Ash tree threat changes landscape

Norway spruce tree

At more than 50 feet tall and 70 feet wide, this Norway spruce tree, pictured left, is the largest of its species on campus. Photo by Christopher Gannon.

Campus landscape is being mapped with GIS tech

Details about thousands of trees and shrubs are being recorded as part of an ongoing effort to electronically map the campus landscape.

Iowa State was proactive in preparations for the emerald ash borer, a metallic green beetle that is working its way across the United States and killing all ash tree species along the way. Part of the plan was reducing the number of ash trees on campus by about 560 -- a drop from 20% to 7% of the total tree canopy -- from 2007 to 2018. About 600 ash trees remain, 75 of which are being treated against infestation.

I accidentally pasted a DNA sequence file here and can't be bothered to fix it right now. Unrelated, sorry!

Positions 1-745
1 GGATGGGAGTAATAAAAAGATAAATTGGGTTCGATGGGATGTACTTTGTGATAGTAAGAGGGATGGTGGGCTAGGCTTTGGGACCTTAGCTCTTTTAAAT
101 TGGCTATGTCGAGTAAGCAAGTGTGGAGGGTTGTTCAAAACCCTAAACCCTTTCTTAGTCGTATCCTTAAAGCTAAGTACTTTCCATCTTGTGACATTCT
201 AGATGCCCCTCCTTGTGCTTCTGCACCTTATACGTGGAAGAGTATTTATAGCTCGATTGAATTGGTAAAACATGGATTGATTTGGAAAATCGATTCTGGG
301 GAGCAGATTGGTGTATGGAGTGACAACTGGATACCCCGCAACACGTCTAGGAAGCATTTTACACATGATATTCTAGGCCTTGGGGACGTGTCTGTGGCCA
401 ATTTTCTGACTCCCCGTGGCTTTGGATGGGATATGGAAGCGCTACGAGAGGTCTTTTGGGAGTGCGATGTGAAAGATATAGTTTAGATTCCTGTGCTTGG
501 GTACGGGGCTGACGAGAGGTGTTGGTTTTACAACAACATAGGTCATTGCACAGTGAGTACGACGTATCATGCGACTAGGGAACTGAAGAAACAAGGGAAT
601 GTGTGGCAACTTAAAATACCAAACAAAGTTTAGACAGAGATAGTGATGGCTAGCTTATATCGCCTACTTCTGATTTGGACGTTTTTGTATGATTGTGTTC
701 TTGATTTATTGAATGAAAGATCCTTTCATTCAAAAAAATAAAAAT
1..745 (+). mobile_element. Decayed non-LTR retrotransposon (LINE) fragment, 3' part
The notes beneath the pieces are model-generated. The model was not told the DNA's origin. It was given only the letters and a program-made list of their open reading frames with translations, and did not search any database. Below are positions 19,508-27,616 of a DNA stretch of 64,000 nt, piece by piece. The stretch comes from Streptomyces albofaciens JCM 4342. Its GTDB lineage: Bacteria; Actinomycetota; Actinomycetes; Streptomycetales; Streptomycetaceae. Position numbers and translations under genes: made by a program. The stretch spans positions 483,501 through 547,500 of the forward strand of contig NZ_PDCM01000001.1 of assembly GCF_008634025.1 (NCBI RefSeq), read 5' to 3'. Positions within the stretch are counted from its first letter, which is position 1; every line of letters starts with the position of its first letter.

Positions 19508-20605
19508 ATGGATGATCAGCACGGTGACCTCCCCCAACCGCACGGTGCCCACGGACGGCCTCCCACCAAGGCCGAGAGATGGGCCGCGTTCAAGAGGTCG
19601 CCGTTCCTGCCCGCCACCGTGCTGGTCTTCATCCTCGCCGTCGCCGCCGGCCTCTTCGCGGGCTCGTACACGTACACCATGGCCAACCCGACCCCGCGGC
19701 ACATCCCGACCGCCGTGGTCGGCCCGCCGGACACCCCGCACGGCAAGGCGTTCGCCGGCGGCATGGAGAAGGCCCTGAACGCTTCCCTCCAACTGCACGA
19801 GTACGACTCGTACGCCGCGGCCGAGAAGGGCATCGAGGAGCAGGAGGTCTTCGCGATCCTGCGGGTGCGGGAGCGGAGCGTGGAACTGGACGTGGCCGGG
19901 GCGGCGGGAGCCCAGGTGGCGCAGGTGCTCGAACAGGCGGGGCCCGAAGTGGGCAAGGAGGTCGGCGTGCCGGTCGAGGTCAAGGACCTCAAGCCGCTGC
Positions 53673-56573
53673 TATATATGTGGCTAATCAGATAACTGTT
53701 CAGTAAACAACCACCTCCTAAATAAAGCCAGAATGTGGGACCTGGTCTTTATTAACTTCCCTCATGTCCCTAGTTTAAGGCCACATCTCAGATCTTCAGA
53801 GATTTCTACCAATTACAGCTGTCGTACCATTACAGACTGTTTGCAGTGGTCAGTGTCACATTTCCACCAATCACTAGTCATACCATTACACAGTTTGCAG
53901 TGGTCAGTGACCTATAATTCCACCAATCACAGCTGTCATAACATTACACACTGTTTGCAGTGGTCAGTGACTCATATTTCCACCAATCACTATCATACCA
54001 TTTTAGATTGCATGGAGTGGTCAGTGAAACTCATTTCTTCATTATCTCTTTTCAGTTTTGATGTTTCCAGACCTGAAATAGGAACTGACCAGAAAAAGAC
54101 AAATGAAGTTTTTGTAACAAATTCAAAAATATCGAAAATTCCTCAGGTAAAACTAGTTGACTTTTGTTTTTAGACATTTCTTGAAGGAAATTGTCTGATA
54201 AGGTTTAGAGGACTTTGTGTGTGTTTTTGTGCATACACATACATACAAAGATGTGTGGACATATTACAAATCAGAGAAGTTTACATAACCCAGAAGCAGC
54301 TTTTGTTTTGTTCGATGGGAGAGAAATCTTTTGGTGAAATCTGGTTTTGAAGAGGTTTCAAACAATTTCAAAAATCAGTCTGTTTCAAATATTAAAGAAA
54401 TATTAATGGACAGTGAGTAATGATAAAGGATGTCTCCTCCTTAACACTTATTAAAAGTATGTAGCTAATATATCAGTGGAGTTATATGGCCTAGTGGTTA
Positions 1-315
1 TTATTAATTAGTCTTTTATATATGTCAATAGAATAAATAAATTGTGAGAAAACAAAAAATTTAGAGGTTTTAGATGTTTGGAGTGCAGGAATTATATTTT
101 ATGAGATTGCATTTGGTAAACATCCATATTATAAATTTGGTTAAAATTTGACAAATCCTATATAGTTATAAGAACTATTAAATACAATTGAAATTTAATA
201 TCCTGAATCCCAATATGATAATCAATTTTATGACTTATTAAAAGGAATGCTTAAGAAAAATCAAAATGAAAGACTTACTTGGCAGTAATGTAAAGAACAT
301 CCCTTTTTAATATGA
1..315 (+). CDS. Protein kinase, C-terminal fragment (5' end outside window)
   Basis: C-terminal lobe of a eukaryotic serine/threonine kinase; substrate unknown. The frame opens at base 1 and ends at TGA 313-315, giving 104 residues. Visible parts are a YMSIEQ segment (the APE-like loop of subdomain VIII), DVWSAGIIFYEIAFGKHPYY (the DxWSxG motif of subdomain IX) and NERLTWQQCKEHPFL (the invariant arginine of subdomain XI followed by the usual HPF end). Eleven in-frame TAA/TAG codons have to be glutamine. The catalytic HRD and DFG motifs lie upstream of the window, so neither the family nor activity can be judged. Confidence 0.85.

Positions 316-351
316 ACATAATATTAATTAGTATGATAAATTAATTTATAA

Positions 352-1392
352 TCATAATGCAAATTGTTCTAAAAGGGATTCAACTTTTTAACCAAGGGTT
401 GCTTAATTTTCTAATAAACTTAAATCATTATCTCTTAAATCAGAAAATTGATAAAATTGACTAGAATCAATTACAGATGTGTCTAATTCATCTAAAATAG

Rhonda Martin, landscape architect in facilities planning and management, said 683 trees were planted to replace the ash removals. Of the 38 tree varieties planted, the majority are from nine varieties: tuliptree, black gum, Kentucky coffeetree, honeylocust, hackberry, ginkgo, American yellowwood, linden and elm.

Unique finds

Martin said the campus canopy includes some species rare to Iowa. Her favorite is the Japanese stewartia in the courtyard of Lagomarcino Hall. Other unique trees include nine of the biggest for their species on record in Iowa:

  • Black tupelo
  • Chinese lilac tree
  • Eastern wahoo
  • English oak
  • Katsura tree
  • Lacebark pine
  • Paperbark maple
  • Yellow birch
  • Yellowwood